Judge Steve Evans wonders what cruel things director Oswaldo de Oliveira's mother did to him when he was a boy in order to cause him to despise women enough to make this movie.
Behind bars no one can hear you scream!
Beyond the tagline that rips off the previous year's Alien, this sleazy, seldom seen women-in-prison flick from 1980 also features nudity galore, violence, mutilations, hard-core porn, and other clichés. A discernible plot would have been nice, but maybe I'm missing the point of this vile little flick from Brazil.
Facts of the Case
Brutal beatings, full-cavity searches, and torture are the way of life in a South American women's penitentiary. The hapless inmates can avoid the torture chamber only by bartering their bodies for the warden's white slavery trade or submitting to the depraved desires of the prison's lesbian nurse.
Three prisoners escape to wreak their vengeance on men living "on the outside." Why? Because the screenwriter evidently ran out of debauched ideas involving the penitentiary.
Although not rated, Bare Behind Bars would easily be saddled with an X due to a couple of badly-edited hard-core scenes and one shot of two lesbians playing intimately with a dildo. This is nothing to get excited about. The editing is so sloppy and unfocused that the sex footage seems to be an afterthought. It certainly isn't titillating or remotely erotic. Consider the climax (sorry, can't help it): Several panning shots of a Brazilian cityscape are awkwardly intercut with a man and woman going at it con gusto in some sweaty little love shack. Then, just as the guy seems ready to holler "pop goes the weasel!" in Portuguese, there's another cutaway to a group of poor people sitting on a sidewalk, or another of those odd camera pans across dilapidated buildings. There's no message or symbolism here. It's just lousy editing. Microcephalics with scissors and tape could do no worse in assembling such a random collection of images. As for the minimal porn footage, it is unimaginative and surprisingly dull.
Director Oswaldo de Oliveira would tone down the material for his next feature, the similar Amazon Jail, which contains just as much nastiness, but no hard core footage. Ironically, Amazon Jail is more effective by being less graphic; our imaginations supply what isn't shown.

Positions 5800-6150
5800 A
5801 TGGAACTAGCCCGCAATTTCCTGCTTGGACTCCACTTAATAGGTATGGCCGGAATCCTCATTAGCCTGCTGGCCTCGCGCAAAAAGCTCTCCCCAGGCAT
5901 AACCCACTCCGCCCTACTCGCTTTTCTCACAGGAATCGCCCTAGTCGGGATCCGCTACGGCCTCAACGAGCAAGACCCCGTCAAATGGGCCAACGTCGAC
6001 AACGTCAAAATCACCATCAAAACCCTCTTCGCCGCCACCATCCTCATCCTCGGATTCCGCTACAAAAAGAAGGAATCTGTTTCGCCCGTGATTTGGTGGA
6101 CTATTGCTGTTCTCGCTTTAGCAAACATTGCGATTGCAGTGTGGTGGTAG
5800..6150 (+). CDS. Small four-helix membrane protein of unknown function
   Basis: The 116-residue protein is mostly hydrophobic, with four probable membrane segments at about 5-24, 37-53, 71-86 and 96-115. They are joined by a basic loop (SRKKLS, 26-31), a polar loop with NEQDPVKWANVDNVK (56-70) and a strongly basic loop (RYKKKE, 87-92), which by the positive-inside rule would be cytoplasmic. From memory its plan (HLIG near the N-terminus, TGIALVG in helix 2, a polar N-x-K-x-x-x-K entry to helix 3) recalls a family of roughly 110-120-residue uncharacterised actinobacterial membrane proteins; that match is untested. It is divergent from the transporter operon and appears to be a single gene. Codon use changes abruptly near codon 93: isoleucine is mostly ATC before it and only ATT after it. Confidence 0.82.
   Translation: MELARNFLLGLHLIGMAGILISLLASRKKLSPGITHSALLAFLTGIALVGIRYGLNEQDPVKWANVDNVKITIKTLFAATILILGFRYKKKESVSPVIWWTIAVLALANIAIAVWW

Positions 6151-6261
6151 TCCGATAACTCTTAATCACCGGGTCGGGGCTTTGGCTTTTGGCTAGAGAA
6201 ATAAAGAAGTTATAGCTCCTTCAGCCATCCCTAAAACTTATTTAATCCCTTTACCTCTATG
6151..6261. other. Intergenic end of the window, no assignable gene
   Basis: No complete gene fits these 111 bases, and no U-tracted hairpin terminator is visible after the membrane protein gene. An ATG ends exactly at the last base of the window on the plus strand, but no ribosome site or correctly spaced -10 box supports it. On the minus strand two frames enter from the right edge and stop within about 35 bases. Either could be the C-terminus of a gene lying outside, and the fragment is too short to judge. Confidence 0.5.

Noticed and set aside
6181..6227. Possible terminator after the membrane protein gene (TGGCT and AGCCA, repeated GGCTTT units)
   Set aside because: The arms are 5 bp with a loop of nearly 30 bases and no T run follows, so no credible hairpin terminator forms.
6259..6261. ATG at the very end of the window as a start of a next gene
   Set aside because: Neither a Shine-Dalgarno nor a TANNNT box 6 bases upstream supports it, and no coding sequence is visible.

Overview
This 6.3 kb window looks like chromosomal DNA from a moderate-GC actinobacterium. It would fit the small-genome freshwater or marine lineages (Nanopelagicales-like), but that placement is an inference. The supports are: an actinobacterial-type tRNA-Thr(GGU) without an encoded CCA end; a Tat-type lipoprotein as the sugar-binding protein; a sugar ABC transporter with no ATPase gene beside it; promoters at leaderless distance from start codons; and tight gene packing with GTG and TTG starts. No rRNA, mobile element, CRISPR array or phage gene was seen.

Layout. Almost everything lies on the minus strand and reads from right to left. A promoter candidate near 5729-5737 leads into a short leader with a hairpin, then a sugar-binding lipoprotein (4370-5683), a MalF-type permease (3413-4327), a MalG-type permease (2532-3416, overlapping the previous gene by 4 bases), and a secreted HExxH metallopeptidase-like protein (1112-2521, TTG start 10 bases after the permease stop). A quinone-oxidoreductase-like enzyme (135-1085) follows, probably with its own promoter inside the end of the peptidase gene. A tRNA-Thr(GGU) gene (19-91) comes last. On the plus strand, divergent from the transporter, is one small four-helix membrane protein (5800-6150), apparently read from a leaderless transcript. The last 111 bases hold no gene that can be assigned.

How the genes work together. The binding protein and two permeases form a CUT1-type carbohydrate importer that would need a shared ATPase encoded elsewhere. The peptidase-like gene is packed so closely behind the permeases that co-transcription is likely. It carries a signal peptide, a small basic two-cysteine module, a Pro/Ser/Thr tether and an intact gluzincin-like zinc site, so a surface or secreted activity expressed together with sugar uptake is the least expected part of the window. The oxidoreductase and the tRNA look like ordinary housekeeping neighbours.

But whatever way it's served, an hour and a half of watching women being beaten, tortured, and raped is utterly depressing. I cannot imagine what sort of individual would enjoy this movie in any broadly defined meaning of the word "enjoy." If the flick is designed to test a person's endurance for cinematic cruelty and inhumanity—like such cult films as the notorious Cannibal Holocaust—then I passed the audition. But I won't brag about it.
Bad dubbing makes the already ludicrous dialogue merely laughable. The audio is clean but bland in the original mono. Concerning image, Blue Underground delivers an anamorphic transfer framed correctly at 1.66:1, although the print is pocked with speckles and scratches. Curiously, these blemishes seem appropriate for the tawdry nature of the film.
If a theatrical trailer counts as supplemental material, then the disc comes with extras.
The Rebuttal Witnesses
Many of the women in this film are quite beautiful and spend most of their time unclothed. Some of the women in this film are not even in the same zip code as beautiful, yet they, too, are unclothed. So caveat lector, O would-be connoisseur of exploitation trash.
Naked or otherwise, I felt sorry for all of the actors. No paycheck could possibly be worth an appearance in this ugly little picture.
Why are these films always set in some nameless banana republic? Don't they have women's prisons in England? Spain? Lower Michigan? The point being, these pictures are not only misogynistic. By suggesting that such depravity only exists in certain areas of the world, the films are racist, as well.
If anyone suggests that Bare Behind Bars is mere fantasy material to stoke the male libido, that tells me more about you than I wanted to know.
Where to begin? Sloppy editing, lousy acting, inept cinematography, comical dubbing, bad music, repellent situations—when they're not depicting brutalized women, the filmmakers are guilty of incompetence, as well.
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Scales of Justice
Studio: Blue Underground
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